Sunday, May 1, 2016

10 Cases of Inferior Hyperacute T-waves

In the last post, I showed: 

Ten (10) Examples of Hyperacute T-waves in Lead V2 (a few in V3), due to acute LAD occlusion

Today, 10 examples of inferior hyperacute T-waves.

Details in every case make it even better, so click on the link!!

Case 1.  

Chest Pain in a 61 year old male. Inferior STEMI without inferior ST elevation.

In this case, the followup ECG is diagnostic because of lead V1

Case 2.

Inferior Hyperacute T-waves

Case 3.

Chest Pain in a Male in his 20's; Inferior ST elevation: Inferior lead "early repol" diagnosed. Is it?

This case was missed.  Read about it.

Case 4.

Series of Prehospital ECGs Showing Reperfusion

This has an incredible sequence of ECGs!

Case 5.

The development of an inferior-posterior STEMI, from prehospital to hospital

Case 6. 

Friday's post produced skeptics.....

This case made a lot of readers angry, denying that these are hyperacute Ts

Case 7.

A Case of Clinical Unstable Angina in the ED

This case shows how hyperacute is only relative to the baseline T-waves.  Also, the critical role of reciprocal ST depression and T-wave inversion in aVL.

Case 8.

Is this STEMI? Pattern Recognition is Key 

Go to the link, and this case shows an inferior pseudoSTEMI for contrast

Case 9.

Inferior hyperacute T-waves. The clue is T-wave inversion in aVL. Serial ECGs evolve to ST Elevation.

Case 10.

Subtle Inferoposterolateral STEMI


  1. THANKS to Dr. Steve Smith for providing us with 10 more tracings for teaching the concept of recognizing hyperacute ST-T wave changes in inferior leads (to complement his recent excellent post showing 10 examples of anterior hyperacute T waves).

    Confidence in recognizing this KEY concept becomes easier by review of readily available multiple examples — which can easily be accomplished on this (and Dr. Smith’s other) Blog by clicking on 1 tracing (best to view on a computer rather than the small screen of a smart phone) — and then simply advancing the arrow on your keyboard to rapidly go through the tracings. Embed in your mind which specific features are the definitive clues in each case for a patient with worrisome chest pain that should suggest an acute stemi is evolving. Dr. Smith provides links with detailed case studies and answers. Some of these tracings are easier than others to recognize — especially when additional clues are provided in the chest leads. But virtually ALL have the essential “pattern recognition clue” that one or more inferior T waves just “don’t fit” (ie, they are taller, wider-at-the-base, and/or “fatter-at-the-peak” than they should be given the accompanying QRS complex in the same lead) — WITH unmistakeable mirror-image features seen in leads III and aVL.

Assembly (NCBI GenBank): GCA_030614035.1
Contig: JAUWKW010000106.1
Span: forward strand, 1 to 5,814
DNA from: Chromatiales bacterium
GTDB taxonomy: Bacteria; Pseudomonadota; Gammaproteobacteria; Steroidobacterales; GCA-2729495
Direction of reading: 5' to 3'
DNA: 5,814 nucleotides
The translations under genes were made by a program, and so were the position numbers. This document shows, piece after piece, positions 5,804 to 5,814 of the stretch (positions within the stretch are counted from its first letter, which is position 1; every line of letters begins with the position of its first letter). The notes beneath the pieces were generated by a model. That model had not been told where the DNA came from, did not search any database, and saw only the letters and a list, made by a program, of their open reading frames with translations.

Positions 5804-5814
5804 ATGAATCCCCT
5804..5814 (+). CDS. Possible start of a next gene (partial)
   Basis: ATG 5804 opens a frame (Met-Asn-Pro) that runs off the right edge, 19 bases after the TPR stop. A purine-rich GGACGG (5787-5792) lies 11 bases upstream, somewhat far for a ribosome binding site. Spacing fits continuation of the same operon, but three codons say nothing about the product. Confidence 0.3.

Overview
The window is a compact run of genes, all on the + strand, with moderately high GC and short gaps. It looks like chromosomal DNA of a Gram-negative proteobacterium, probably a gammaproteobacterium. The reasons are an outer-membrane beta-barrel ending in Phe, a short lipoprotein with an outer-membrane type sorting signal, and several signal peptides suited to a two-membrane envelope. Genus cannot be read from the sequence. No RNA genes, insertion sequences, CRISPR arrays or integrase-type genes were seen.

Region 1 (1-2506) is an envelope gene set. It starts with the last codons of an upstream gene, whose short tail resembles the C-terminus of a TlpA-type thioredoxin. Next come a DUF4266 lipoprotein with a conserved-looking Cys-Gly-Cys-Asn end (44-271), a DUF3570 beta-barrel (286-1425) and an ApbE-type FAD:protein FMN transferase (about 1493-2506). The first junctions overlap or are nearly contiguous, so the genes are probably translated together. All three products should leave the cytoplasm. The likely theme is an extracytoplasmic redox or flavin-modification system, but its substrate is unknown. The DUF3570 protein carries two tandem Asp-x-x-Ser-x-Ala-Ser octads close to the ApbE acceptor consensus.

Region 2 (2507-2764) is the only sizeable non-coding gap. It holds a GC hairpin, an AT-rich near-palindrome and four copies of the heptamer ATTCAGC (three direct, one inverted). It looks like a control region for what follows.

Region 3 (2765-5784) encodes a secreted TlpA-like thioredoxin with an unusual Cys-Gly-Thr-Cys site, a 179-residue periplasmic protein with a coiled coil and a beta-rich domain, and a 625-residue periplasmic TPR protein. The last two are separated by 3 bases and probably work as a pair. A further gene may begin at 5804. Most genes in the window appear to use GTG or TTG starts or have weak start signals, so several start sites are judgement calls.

For example, if there is any doubt that the T wave in lead III of ECG #1 is hyperacute — it shouldn’t take more than a glance at lead aVL to recognize a perfect “mirror image” of what we see for the ST-T wave in lead III. Confirmation that this is real comes from similar reciprocal change to aVL in lead I. Extra clues are obviously present in ECG #1 in the chest leads (ie, leads V3,V5,V6).

    #ECG #2 is more subtle — but the T wave peak is “fatter-than-it-should-be” in each inferior lead with reciprocal change in lead aVL. As an example of how carefully one needs to look — the straight ST segment prior to a more-pointed-than-it-should-be T wave in V2 supports posterior involvement in ECG #2.

    A similar “theme” is seen in ECGs #3,4,5,6 — and in the last few tracings shown here.

    ECG #7 is worth special mention. The abnormality in the limb leads did not jump out at me until I clicked on this tracing to magnify it.
    Although admittedly subtle — in the context of a patient with new chest pain — the T wave in lead III looks a bit fatter-than-it-should-be at its peak — AND — there is subtle suggestion of reciprocal change in lead aVL. In this context — the T in lead aVF is also a bit fatter-than-it-should-be — and in the chest leads there is subtle-but-real ST straightening in leads V2,V3. None of this is definitive — but it should clearly increase one’s suspicion and place the onus of immediate close follow-up on the provider to determine if the above are subtle signs of ongoing infero-postero stemi.

  2. I 've seen a patient with an ECG similar to case 8

    The patient was about to be given fibrinolytic
    I remembered your case
    It was so helpful

    Thanks ;-)


DEAR READER: I have loved receiving your comments, but I am no longer able to moderate them. Since the vast majority are SPAM, I need to moderate them all. Therefore, comments will rarely be published any more. So Sorry.